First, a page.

Whatever was established in these recent small-group sessions will be put to the test Tuesday, when owners and players send full committees to the bargaining table for the first time since June 30.
Neither side is expected to deliver a complete new proposal. The hope — at least among the optimists on either side — is that last week’s brainstorming sessions will become the basis for a collaborative new effort. They are actively seeking a compromise.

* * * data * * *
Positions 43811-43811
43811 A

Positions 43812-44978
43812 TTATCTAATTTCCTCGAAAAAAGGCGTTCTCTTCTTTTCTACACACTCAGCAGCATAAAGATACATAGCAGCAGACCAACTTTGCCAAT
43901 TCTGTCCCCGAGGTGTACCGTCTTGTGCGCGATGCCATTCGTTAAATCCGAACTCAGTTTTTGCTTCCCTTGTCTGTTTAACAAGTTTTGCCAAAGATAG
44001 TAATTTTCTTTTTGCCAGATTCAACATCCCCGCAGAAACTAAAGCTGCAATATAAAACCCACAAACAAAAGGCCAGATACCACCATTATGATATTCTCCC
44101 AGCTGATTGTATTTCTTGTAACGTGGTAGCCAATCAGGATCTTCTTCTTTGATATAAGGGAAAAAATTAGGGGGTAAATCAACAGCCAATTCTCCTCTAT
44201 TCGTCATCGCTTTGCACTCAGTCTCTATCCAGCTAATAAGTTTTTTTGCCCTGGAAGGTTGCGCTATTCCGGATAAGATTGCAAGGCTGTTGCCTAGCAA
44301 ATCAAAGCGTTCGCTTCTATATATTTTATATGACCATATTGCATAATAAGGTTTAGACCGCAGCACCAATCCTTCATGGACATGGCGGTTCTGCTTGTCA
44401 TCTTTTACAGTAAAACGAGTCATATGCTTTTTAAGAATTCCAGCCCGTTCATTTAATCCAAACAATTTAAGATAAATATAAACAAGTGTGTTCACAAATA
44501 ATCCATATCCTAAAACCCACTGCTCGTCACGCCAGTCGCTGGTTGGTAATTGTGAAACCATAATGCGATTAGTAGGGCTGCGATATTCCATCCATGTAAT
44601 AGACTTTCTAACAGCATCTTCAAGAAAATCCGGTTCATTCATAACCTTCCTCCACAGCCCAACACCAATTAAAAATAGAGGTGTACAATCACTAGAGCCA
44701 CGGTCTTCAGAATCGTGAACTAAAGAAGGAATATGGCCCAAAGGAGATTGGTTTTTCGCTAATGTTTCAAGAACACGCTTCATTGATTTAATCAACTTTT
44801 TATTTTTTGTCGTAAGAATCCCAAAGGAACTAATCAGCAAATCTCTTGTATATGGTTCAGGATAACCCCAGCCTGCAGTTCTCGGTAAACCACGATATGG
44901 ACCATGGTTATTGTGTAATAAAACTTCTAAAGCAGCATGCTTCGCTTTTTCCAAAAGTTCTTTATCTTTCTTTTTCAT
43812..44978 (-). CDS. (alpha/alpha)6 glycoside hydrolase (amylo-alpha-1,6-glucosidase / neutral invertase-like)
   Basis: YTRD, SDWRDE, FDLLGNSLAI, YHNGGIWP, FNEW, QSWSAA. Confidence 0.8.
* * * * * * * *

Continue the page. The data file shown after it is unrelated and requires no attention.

As one person monitoring the talks said, “They’re not just sticking to one side and saying, ‘We’re not moving.’ ”
That is a vast improvement from August and puts these talks light-years ahead of where they were during the 1998 lockout. While the circumstances may differ, the comparison is worth noting.
By this point in 1998, players and owners had held just one bargaining session. It ended abruptly, with the owners walking out after rejecting a union proposal. They did not meet again until Oct. 8, after the preseason had been canceled. They passed the time by blaming each other for the lack of meetings.